Others in the prior art have taught methods and systems which are designed to overcome the problems of the impermanence of the solution using simple cation exchange. Some of the prior art proposed solutions include;
Canadian patent 1,097,904 to Anderson et al. which teaches the use of flax seed gum and up to 10,000 ppm of potassium or ammonium cations;
Canadian patent 2,492,797 to Stamatakis et al. which teaches the use of an acid salt of alkaline esters;
Canadian patent 1,092,575 to Rice et al. which teaches the use of aliphatic hydroxyacids with between 2-6 carbon atoms;
Canadian patent 2,106,778 to Thomas et al. which teaches the use of cationic allyl ammonium halide salts;
Canadian patent 1,103,008 to McLaughlin et al. which teaches the use of poly allyl ammonium halide salts;
Canadian patent 2,300,110 Craster et al. which teaches the use of polyols containing at least 1 nitrogen atom preferably from a diamine;
U.S. Pat. No. 5,771,971 to Horton et al. which teaches the use of primary diamine salt with a chain length of 8 or less;
U.S. Pat. No. 5,908,814 to Patel et al. which teaches the use of quaternized trihydroxyalkylamines or choline derivatives; and
U.S. Pat. No. 5,342,530 to Aften et al. which teaches the use of quaternary amine-based cationic polyelectrolyte and salt(s). The cation of the salt(s) may be a divalent salt cation, a choline cation, or certain N-substituted quaternary ammonium salt cations.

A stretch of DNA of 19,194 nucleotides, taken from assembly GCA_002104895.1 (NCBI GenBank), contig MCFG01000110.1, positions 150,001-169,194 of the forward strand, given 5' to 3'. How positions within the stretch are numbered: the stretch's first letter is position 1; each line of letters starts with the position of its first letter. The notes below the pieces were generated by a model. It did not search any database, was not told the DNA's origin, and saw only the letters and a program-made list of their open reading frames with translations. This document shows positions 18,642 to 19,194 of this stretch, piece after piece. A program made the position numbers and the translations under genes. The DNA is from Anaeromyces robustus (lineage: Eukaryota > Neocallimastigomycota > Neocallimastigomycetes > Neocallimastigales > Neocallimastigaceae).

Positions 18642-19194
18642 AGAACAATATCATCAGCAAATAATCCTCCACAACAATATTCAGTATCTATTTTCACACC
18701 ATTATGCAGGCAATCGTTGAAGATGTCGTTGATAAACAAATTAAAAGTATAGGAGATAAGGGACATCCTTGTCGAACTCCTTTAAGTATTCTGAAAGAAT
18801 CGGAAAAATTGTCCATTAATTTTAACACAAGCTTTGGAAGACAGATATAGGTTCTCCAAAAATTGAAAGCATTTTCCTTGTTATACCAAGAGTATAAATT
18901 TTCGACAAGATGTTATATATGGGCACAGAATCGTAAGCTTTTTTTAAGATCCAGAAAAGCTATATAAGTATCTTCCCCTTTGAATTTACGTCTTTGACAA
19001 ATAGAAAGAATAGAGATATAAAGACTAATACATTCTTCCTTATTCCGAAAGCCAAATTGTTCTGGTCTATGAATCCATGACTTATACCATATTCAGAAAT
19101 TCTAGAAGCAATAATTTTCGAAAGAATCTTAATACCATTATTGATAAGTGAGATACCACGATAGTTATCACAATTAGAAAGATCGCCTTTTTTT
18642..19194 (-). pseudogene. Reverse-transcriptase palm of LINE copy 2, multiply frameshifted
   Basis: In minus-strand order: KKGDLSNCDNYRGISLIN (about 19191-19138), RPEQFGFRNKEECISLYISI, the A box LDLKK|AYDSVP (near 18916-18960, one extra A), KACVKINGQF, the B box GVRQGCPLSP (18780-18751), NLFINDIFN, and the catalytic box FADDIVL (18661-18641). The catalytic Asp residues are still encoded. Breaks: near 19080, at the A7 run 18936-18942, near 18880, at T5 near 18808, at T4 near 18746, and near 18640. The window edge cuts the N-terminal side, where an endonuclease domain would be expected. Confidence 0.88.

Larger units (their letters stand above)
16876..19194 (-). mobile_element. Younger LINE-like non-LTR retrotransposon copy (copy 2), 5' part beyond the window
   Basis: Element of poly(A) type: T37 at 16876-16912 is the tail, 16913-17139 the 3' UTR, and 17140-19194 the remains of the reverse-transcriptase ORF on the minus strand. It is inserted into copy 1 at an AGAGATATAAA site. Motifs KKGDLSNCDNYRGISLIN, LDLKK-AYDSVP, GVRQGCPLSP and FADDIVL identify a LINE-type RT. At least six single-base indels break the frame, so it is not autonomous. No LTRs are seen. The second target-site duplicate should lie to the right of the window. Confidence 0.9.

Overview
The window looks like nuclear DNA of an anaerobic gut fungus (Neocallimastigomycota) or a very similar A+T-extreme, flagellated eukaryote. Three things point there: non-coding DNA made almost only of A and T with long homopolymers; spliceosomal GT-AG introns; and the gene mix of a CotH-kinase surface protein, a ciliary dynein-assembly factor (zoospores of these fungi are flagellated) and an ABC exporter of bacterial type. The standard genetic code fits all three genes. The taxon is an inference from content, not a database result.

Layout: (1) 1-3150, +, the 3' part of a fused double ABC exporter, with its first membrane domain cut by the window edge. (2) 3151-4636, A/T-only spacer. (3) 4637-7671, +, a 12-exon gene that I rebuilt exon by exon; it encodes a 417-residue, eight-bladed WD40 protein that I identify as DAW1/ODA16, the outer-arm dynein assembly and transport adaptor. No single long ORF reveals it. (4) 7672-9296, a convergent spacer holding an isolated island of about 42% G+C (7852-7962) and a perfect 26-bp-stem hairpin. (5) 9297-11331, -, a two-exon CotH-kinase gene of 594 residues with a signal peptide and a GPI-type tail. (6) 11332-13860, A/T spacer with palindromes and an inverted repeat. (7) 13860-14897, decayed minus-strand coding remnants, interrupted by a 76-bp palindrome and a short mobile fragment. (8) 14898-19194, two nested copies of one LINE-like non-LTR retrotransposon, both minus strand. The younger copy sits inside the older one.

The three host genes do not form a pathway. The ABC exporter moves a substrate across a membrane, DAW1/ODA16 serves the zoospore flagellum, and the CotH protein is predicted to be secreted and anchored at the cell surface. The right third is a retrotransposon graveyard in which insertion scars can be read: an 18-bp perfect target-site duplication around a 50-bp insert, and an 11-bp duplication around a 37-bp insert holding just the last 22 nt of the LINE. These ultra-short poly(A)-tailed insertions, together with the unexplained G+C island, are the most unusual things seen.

The use of quaternized polymers have one main advantage over the use of either potassium chloride or amine quaternary monomers in that they are able to provide substantially permanent clay stabilization. The structure of the polymers is such that there are several cationic sites available which are adsorbed simultaneously. Typically, these polymers contain anywhere from 400 to 7500 cationic sites. In order for the polymer to desorb from the clay, all of these cationic sites must simultaneously be displaced. The probability of these occurring is negligible, hence the substantially permanent nature of the treatment.
Prior art clay stabilizing systems are typically directed towards specific clay types. Applicant believes however that due to the heterogenous nature of many hydrocarbon bearing shale/clay formations, the specifically directed clay stabilizing systems are limited in their ability to effectively exchange with sodium ions in clay platelets other than in the formation for which they were designed and do not function in all clay types. Further, prior art products that have limited mobility when exposed to heterogeneous clay-type minerals inhibit their ability to effectively transport to the sites where they are needed. Some of the molecules described in the prior art will become adsorbed on the formation rock and therefore will not be available further back in the formation, such as during fracturing, limiting the resultant inflow because clay minerals encountered by the treatment fluid further from the well bore will be destabilized as the fluid will have lost most of the inhibitor molecules.
Many of the systems described in the prior art are pH sensitive and because they are typically single components, as the pH changes with dilution in the conate water and the like, the pH shifts to a pH at which the component can no longer work efficiently, if at all.